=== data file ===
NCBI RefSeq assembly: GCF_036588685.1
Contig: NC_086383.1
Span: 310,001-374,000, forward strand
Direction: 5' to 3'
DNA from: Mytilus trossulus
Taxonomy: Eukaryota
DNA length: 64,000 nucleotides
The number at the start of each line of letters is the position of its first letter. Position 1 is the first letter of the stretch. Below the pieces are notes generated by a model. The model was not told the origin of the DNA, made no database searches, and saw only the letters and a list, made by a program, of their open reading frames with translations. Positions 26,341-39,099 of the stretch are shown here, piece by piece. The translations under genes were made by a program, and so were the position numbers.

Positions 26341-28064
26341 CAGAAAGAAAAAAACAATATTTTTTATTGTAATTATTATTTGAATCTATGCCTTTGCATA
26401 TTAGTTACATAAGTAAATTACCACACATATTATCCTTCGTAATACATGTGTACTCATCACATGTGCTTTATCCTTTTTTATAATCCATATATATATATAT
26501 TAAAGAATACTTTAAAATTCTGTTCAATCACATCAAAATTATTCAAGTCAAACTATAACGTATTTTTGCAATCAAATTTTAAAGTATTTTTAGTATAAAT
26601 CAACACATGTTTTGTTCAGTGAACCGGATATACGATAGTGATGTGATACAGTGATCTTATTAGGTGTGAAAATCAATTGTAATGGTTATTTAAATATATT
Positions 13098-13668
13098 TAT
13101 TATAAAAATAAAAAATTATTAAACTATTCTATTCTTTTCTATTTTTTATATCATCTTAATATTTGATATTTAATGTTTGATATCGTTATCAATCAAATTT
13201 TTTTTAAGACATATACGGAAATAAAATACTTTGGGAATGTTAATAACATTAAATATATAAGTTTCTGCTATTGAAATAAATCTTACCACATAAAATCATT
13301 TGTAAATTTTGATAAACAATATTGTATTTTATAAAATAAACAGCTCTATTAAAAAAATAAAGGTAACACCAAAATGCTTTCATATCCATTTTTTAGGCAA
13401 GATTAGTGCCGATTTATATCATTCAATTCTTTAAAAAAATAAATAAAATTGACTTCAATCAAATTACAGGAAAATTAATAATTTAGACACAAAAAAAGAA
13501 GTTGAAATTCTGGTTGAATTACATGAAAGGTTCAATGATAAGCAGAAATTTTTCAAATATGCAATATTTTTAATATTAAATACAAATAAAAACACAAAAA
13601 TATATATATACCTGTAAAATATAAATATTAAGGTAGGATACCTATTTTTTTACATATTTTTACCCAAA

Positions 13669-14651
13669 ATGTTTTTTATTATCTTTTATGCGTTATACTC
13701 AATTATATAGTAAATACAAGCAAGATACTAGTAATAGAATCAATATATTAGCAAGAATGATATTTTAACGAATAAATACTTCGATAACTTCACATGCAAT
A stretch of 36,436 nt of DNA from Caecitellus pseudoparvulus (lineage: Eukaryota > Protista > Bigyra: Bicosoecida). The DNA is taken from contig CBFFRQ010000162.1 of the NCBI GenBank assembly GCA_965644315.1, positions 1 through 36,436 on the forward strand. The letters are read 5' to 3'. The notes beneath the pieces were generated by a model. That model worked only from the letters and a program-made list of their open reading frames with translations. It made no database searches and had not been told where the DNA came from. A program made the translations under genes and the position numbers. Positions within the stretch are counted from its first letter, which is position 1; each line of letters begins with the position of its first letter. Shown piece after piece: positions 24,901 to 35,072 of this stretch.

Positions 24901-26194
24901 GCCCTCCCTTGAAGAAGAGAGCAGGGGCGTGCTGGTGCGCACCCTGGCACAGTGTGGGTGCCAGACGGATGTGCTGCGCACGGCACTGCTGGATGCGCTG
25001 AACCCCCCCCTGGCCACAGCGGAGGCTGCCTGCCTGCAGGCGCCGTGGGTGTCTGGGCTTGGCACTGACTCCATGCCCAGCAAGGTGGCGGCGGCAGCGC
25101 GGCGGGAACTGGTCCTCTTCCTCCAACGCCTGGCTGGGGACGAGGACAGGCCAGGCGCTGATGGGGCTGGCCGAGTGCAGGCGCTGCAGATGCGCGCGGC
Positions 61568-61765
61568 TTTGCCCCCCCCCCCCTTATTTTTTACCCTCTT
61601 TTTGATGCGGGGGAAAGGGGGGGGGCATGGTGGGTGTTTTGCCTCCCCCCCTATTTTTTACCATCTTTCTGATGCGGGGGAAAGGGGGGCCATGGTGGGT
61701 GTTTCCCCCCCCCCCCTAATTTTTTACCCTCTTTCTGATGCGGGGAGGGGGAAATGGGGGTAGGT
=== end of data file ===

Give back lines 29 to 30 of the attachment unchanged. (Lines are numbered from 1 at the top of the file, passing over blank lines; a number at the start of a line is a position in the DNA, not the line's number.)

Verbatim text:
25101 GGCGGGAACTGGTCCTCTTCCTCCAACGCCTGGCTGGGGACGAGGACAGGCCAGGCGCTGATGGGGCTGGCCGAGTGCAGGCGCTGCAGATGCGCGCGGC
Positions 61568-61765